Legislative Council

LC Paper No. CB(1) 782/98-99
(These minutes have been seen
by the Administration)

Ref: CB1/PL/HG/1

Panel on Housing

Minutes of special meeting
held on Tuesday, 22 December 1998, at 9:00 am
in Conference Room A of the Legislative Council Building

Members present :

Hon LEE Wing-tat (Chairman)
Hon Gary CHENG Kai-nam (Deputy Chairman)
Hon HO Sai-chu, JP
Hon LEE Cheuk-yan
Hon NG Leung-sing
Hon James TO Kun-sun
Hon CHAN Kam-lam
Dr Hon YEUNG Sum

Members absent :

Hon David CHU Yu-lin
Hon Edward HO Sing-tin, JP
Hon Albert HO Chun-yan
Hon Fred LI Wah-ming
Hon Mrs Selina CHOW LIANG Shuk-yee, JP
Hon Ronald ARCULLI, JP
Hon Christine LOH
Hon CHAN Yuen-han
Hon LEUNG Yiu-chung
Hon Andrew WONG Wang-fat, JP
Hon LAU Kong-wah
Hon Andrew CHENG Kar-foo
Hon Timothy FOK Tsun-ting, JP
Hon TAM Yiu-chung, JP

Public officers attending :

Housing Bureau

Secretary for Housing (Acting)

Mr Patrick LIN
Assistant Secretary for Housing

Rating and Valuation Department

Deputy Commissioner of Rating and Valuation

Principal Valuation Surveyor (Acting)

Clerk in attendance :

Ms LEUNG Siu-kum
Chief Assistant Secretary (1)2

Staff in attendance :

Miss Becky YU
Senior Assistant Secretary (1)3

I Rent control under the Landlord and Tenant (Consolidation) Ordinance
(LC Paper No. CB(1) 622/98-99(01))

At the invitation of the Chairman, the Secretary for Housing (Acting) (S for H (Ag)) briefed members on the information paper entitled "Rent control in private residential housing" which was tabled at the meeting. He said that rent control was first introduced to protect tenants against exorbitant rent increases as a result of the acute shortage of rental accommodation in the private sector. However, as rent control distorted the market and rents suppressed at artificially low levels at the expense of landlords would discourage landlords from maintaining their premises, the Administration held the view that this should be removed when circumstances permitted. In 1993, the Legislative Council endorsed amendments to the Landlord and Tenant (Consolidation) Ordinance allowing controlled rents to increase by phases to the market levels by December 1996. The phased programme was however set back when the Legislative Council resolved in December 1996 that the expiry date of rent control be deferred to 31 December 1998. To assess the impact of decontrol on tenants, the Rating and Valuation Department (RVD) conducted a survey on Parts I and II controlled premises in mid-1998 and the results revealed that the impact of decontrol would be minimal. Given the increase in the overall supply of rental premises in the private market and the recent downward adjustment in rental levels, the Administration concluded that rent control under Parts I and II should be allowed to lapse on 31 December 1998 as scheduled.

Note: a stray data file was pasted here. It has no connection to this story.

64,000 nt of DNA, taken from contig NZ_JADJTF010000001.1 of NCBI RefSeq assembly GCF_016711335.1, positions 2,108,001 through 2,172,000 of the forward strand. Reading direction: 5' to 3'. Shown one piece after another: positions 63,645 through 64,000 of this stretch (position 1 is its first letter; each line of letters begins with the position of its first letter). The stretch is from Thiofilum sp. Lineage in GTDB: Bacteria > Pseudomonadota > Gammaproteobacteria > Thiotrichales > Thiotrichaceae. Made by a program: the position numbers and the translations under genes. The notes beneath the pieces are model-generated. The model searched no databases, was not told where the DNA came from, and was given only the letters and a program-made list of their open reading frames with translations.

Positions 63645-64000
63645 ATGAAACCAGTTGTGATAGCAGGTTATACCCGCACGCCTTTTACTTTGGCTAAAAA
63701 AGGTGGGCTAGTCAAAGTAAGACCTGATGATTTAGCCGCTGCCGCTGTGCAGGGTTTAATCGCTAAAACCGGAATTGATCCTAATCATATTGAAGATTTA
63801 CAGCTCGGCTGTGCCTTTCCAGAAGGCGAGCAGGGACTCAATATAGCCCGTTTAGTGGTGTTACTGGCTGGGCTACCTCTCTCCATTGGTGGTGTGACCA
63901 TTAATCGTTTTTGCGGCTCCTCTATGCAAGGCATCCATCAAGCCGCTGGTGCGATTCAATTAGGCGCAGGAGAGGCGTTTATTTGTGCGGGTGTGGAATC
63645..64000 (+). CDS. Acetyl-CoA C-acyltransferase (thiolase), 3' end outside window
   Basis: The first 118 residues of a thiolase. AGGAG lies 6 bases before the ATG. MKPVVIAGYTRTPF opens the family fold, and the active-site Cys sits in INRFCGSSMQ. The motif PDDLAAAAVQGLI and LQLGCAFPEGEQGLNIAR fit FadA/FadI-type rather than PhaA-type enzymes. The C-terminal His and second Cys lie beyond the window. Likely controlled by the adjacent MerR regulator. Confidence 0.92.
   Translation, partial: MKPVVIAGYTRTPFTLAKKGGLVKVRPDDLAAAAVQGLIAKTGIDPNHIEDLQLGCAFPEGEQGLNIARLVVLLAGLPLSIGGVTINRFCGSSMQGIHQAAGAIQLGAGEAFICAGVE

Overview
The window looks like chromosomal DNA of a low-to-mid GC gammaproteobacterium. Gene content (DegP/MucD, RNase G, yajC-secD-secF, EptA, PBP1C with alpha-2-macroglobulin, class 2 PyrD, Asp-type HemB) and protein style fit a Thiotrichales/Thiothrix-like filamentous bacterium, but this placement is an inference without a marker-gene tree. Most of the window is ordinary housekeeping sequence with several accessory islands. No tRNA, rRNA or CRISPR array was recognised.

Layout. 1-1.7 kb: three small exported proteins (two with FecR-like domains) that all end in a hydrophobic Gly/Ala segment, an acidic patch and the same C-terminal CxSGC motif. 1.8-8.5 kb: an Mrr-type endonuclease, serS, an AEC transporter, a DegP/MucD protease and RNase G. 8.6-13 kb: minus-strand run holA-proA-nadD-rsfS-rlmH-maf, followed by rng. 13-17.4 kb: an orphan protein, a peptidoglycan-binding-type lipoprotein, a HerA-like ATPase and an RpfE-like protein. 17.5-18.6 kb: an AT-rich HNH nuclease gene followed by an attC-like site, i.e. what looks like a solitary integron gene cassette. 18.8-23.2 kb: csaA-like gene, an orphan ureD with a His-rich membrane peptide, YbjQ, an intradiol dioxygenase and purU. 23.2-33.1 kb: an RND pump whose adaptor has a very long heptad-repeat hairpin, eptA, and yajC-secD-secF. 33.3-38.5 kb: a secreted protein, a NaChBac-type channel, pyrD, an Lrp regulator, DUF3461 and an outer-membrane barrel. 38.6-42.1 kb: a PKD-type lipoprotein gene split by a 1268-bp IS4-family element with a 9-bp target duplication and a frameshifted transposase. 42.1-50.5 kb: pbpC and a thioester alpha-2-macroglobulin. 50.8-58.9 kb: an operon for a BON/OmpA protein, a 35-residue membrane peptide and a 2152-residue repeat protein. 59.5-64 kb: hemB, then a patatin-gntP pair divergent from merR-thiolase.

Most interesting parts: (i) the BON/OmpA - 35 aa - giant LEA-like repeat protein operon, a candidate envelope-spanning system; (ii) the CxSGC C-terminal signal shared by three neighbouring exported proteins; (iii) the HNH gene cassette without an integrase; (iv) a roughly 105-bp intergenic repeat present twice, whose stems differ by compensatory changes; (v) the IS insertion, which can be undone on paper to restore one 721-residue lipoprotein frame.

2. To elaborate on the effect of rent decontrol on tenants in controlled premises under Part II, the Deputy Commissioner of Rating and Valuation (DCRV) advised that 3,481 out of the 5,039 tenancies of controlled flats due for rent revision in 1999 would not face any immediate rent increase since the sole or principal tenants concerned were already paying market rent. 1,235 tenancies would face an average increase of less than 10% of the existing rent which was already allowed by the present legislation. The remaining 323 tenancies would face an average additional increase of 10% upon decontrol. For sub-tenancies of small bedrooms, bedspaces and cocklofts, DCRV said that as sub-tenants living in these premises were on average paying more than 90% of the prevailing market rent (PMR), the impact of decontrol on them would be fairly small. It was anticipated that only 255 out of the 1,693 sub-tenancies due for rent revision in 1999 would be subject to rent increase. As regards the situation in 2000, DCRV replied that 6,177 out of the 7,681 tenancies of controlled flats due for rent revision would experience nil increase and only 1,504 tenancies would face an average increase in rent of 13.5%.